There is a light, airy delicacy to DAWN linen, suggesting spring blossom or translucent rose petals blushing pink in the sunlight. It was a colour American artist Georgia O’Keeffe returned to over and over, capturing the pastel toned vibrancy of fresh, new flowers and the dry, parched earth of America’s barren deserts with the same distinctive broad, sweeping strokes of paint.
Raised on a farm in Wisconsin, O’Keeffe felt a lifelong connection with the natural world, even when she was living in New York City as a young artist. When she began painting large scale, closely cropped studies of flowers in the mid-1920s, her aim was to make busy city dwellers stop and consider the minutiae of daily life, as she explained, “Most people in the city rush around so, they have no time to look at a flower. I want them to see it whether they want to or not.” Her paintings veered close to abstraction, echoing the flat, pattern-like decorative designs of oriental prints and the cropped compositions of Modernist photography.
In Pink Sweet Peas 2, 1927, fine pink petals flutter and ruffle over one another like layers of tulle fabric, just tinged on the tips with inky, fuchsia stains. Pink Tulip, 1926 is even more abstract and refined, combining long strokes of pale pink with glossy fresh greens and yellows, mirroring the juicy vibrancy of new life.
In 1929 O’Keeffe visited New Mexico for the first time and was blown away by the expansive, wide open space, where dry earth was tinged pink by the hot sun and a blue, cloudless sky stretched out into infinity. She wrote in a letter to a friend, “I wish you could see what I see out the window – the earth pink and yellow cliffs to the north – the full pale moon about to go down in an early morning lavender sky … pink and purple hills in front and the scrubby fine dull green cedars – and a feeling of much space – it is a very beautiful world.” Pedernal with Red Hill, (Red Hills with the Pedernal), 1936 captures her deep affinity with the landscape before her, as sun scorched earth blends from pink into dried out terracotta red, while blue mountains hover in the distance. O’Keeffe made a series of studies featuring this same, flat-top mountain as seen from her holiday house at Ghost Ranch, as its colours shifted through varying seasons, writing, “It’s my private mountain. It belongs to me. God told me if I painted it enough, I could have it.”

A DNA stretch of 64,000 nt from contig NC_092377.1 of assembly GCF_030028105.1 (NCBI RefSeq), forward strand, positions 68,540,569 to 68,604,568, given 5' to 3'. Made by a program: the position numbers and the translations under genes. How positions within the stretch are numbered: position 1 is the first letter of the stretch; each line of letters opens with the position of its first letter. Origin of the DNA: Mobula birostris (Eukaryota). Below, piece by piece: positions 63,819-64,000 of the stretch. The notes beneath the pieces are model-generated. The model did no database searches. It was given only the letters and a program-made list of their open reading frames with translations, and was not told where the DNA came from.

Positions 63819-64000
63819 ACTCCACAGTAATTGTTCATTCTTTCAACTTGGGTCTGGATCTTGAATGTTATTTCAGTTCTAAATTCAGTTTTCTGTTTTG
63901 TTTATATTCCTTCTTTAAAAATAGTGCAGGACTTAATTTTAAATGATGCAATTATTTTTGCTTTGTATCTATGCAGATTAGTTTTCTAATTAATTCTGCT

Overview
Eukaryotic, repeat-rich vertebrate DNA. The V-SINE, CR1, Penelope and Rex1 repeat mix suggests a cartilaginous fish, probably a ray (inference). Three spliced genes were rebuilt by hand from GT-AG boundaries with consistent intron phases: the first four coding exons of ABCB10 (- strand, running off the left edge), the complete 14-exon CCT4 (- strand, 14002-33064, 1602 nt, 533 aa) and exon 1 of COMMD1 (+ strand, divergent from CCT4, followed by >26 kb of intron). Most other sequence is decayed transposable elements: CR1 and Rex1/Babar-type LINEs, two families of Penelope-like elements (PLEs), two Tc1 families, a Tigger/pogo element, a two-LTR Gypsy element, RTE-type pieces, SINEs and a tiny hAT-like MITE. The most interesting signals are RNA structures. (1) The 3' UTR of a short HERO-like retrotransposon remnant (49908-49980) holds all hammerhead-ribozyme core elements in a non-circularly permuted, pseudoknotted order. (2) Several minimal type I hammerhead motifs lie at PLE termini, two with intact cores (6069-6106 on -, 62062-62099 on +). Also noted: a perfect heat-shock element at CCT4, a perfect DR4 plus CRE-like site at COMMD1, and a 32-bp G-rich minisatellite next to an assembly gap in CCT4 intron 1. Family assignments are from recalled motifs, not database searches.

In the mid-1930s O’Keeffe began to include her vast collection of desert bones in her paintings, which often appear to float in space as if caught in a dream. From the Faraway, Nearby, 1937 has a surreal, ghostly quality, as meltingly soft pinks blend into a pale blue, shimmering haze, while the title alludes to her desolate surroundings. In My Backyard, 1937 O’Keeffe paints a rocky outcrop with creamy soft hues of pink and peach that blend and fold seamlessly into one another, suggesting the gentle rise and fall of the land as it catches and shades the sun. Three years later, My Front Yard, Summer, 1941 captures O’Keeffe’s pedernal mountain as a lush fertile sea of blues and greens, offset with pink strands of rock stretching out across the horizon.
In 1946 O’Keeffe’s husband, the photographer Alfred Stieglitz passed away; three years later she made a permanent retreat to New Mexico, to live in isolation amidst the wild, unspoilt landscape. Black Place Green, 1949 teeters on the brink between realism and abstraction, as shards of dark shadow cut across the picture plane, while a streak of dusty pink suggests dry rock catching the sunlight around it. The work captured the essence of the extreme wilderness, which O’Keeffe referred to as “the black place”, where she could go and completely lose herself in the dreamy, abstract qualities of the land, as she wrote: “Such a beautiful, untouched, lonely-feeling place – part of what I call ‘The Far Away’.”